Chris Christie speaks at the Forum on Addiction and the Heroin Epidemic at Southern New Hampshire University in Manchester, NH on Jan. 5, 2016.
Mary Schwalm—AP
January 6, 2016 3:32 PM EST

How fine and rare and clear, a Trumpless day in New Hampshire. Oh, he’s out there, somewhere, spewing–but here, at the University of Southern New Hampshire, we have three Republican Governors running for president–Jeb Bush, Chris Christie and John Kasich–talking about a substantive issue that people actually care about. This issue is drug addiction, which has ambushed candidates of both parties with its intensity this year.

“It hit me like a brick wall the first day I campaign here last year,” said Jeb Bush, whose daughter has fought addiction problems. “Two people in the hotel lobby told me they had lost loved ones to drug overdoses. I met two others before the day was over.”

Bush is extraordinary on this issue, in his restrained way; the other two governors were excellent, too. The problem is horrendous, but it was a pleasure to hear politicians speaking about an issue that they had really worked on and worried about. They were fluent on the value of drug courts, where addicts can choose a course of treatment rather than punishment. They were united in their belief that addiction–as opposed to drug-dealing–needs to be treated rather than punished. Each had a story about the careless pill-pushing of the medical profession. Christie said his daughter had been prescribed 30 tabs of Percocet after two wisdom teeth had been removed. “She didn’t need Percocet! I told her to take an Advil. You wonder,” he said, coyly, “if part of the reason the doctors do this is financial…”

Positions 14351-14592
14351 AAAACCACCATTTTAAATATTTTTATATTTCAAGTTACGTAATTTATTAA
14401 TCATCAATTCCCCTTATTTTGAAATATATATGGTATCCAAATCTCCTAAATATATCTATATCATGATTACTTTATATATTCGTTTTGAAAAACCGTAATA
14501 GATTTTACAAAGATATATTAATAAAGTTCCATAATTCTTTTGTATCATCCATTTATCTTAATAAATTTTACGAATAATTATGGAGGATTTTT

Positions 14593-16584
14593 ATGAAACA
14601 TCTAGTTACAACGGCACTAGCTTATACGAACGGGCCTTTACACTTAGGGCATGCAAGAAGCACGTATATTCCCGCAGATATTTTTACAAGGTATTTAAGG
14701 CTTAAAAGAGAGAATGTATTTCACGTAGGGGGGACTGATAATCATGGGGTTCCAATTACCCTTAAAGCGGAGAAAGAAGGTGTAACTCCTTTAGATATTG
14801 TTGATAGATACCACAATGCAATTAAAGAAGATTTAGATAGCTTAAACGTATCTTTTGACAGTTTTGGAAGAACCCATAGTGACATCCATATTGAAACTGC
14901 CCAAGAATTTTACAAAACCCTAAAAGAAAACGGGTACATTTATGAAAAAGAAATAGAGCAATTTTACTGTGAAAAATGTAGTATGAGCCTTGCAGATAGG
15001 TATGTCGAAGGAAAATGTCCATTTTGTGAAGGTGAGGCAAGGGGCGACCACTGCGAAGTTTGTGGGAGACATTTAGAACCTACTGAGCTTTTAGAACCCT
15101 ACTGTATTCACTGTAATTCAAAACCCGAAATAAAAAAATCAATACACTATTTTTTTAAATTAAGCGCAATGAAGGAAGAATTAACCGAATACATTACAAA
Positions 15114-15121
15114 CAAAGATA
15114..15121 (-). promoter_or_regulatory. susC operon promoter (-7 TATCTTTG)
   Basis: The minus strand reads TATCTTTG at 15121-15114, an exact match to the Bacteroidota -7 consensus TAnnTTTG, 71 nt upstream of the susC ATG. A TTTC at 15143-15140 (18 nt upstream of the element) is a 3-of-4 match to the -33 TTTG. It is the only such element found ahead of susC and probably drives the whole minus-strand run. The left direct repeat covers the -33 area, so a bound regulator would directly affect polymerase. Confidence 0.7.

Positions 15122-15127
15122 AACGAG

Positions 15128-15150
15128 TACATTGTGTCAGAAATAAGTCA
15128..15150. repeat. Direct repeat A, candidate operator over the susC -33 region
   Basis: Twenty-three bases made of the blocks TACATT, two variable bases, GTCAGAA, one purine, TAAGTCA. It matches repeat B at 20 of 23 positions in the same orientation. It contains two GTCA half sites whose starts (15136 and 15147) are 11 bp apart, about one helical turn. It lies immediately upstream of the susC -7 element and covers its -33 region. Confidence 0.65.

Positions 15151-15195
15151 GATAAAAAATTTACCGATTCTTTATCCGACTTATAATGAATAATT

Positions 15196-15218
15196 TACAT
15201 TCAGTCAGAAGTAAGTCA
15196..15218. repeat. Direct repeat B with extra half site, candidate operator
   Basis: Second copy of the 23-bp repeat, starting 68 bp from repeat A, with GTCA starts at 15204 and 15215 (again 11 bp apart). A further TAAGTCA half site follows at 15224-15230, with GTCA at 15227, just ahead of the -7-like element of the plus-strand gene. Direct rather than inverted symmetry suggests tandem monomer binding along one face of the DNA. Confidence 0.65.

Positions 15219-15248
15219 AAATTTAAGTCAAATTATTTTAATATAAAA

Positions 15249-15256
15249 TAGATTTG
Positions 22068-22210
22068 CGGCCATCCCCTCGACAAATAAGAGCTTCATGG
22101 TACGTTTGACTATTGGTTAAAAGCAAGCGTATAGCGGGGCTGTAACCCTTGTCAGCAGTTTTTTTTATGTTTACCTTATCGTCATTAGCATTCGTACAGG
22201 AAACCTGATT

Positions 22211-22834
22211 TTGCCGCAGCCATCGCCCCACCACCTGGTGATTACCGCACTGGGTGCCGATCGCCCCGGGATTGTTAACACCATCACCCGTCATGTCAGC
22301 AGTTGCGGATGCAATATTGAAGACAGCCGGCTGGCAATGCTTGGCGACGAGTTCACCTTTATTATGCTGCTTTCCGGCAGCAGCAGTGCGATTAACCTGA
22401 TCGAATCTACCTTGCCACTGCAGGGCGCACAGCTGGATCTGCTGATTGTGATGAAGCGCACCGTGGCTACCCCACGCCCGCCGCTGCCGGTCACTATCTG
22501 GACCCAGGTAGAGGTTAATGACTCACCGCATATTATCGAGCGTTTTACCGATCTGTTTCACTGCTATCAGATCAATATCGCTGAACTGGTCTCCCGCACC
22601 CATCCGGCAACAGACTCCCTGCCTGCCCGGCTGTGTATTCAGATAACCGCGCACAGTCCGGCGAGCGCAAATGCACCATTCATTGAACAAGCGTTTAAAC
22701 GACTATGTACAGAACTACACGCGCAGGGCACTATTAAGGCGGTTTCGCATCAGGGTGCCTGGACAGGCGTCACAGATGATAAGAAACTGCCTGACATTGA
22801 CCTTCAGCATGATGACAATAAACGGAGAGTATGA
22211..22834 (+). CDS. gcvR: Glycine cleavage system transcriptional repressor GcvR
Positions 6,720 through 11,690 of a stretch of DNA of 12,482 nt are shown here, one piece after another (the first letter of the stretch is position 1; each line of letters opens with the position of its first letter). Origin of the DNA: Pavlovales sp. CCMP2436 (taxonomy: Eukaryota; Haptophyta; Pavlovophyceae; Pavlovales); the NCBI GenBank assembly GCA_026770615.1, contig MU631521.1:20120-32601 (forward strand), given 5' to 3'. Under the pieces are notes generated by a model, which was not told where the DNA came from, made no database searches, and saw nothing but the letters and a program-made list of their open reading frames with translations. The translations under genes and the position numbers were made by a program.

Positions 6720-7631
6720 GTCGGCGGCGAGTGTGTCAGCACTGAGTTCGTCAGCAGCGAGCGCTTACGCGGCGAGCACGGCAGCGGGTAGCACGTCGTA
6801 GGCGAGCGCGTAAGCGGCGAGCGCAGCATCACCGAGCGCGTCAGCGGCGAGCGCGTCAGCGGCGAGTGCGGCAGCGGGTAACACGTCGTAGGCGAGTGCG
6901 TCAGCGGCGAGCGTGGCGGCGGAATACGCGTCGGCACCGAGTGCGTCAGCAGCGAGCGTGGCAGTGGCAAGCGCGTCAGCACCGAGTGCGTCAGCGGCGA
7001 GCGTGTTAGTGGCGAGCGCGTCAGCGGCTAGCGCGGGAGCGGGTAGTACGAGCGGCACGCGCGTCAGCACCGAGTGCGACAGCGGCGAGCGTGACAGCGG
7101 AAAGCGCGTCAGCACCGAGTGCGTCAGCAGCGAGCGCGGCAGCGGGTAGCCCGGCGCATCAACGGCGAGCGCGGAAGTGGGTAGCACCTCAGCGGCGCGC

Read more: Joe Klein on Donald Trump’s Powerful Ignorance.

“You think?” a woman interjected. Christie laughed and said, “Well, I’ve got this reputation for saying things.”

John Kasich, dressed casually in a blue shirt, showed emotion–he told a story about a woman he knew who’d overcome addiction–and an easy fluency on the issue. At one point, Kasich gave credit to the Democratic Mayor of Cleveland for his cooperation in establishing a treatment policy. “You can’t have wars between the parties on this issue,” he said. “It’s too important. I know this is a Republican primary, but too bad!” He added, to cheers.

And it was striking how different–how refreshing–the tone in Hooksett was from the rabidly soundbitten demolition derbies on television. It was also a nice reminder that governors have a presidential advantage that doesn’t manifest itself in the quick-draw world of debates: they know stuff. They’ve studied issues and decided things. In this case, all three had come to very similar decisions–and could cite optimistic statistics to support the policies they had enacted. There were no wild claims or attacks; they were specific in their answers before a tough, concerned audience; sanity prevailed.

Read more: Joe Klein on the Democrats’ National Security Problem.

The three, along with Marco Rubio, represent the “establishment track” race for the GOP nomination. I could see any of the these governors sitting in the big chair…but, to my eye, Chris Christie won this crowd with his quickness and humor and passion. We haven’t seen local polling in weeks, but I won’t be surprised if he’s moving up the charts.

Contact us at letters@time.com.

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